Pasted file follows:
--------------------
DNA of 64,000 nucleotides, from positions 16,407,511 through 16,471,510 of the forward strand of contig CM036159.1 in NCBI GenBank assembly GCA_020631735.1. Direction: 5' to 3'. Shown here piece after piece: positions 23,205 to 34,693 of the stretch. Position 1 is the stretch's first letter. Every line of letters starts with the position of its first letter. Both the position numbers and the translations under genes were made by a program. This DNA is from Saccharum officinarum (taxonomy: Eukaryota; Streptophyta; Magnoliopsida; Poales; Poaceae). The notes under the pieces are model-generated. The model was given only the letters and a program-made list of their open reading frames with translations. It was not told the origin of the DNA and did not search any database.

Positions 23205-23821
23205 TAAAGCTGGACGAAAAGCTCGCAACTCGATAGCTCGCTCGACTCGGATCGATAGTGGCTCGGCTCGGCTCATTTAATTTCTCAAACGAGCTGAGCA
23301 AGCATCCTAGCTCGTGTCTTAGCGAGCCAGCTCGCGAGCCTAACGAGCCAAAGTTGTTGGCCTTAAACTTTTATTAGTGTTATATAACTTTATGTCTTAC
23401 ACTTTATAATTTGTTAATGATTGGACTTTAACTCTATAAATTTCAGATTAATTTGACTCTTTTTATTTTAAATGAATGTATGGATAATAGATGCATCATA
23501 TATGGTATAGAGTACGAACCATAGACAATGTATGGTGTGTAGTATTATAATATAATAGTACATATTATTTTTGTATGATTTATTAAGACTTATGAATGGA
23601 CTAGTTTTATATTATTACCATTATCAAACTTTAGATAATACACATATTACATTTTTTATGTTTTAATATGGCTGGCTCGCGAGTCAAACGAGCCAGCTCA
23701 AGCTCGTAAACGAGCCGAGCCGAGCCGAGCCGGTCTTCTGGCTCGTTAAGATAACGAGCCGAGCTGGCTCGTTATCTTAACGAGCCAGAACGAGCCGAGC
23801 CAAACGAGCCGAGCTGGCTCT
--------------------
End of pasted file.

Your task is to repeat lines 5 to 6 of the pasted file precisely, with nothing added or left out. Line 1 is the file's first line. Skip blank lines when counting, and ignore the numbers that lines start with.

23401 ACTTTATAATTTGTTAATGATTGGACTTTAACTCTATAAATTTCAGATTAATTTGACTCTTTTTATTTTAAATGAATGTATGGATAATAGATGCATCATA
23501 TATGGTATAGAGTACGAACCATAGACAATGTATGGTGTGTAGTATTATAATATAATAGTACATATTATTTTTGTATGATTTATTAAGACTTATGAATGGA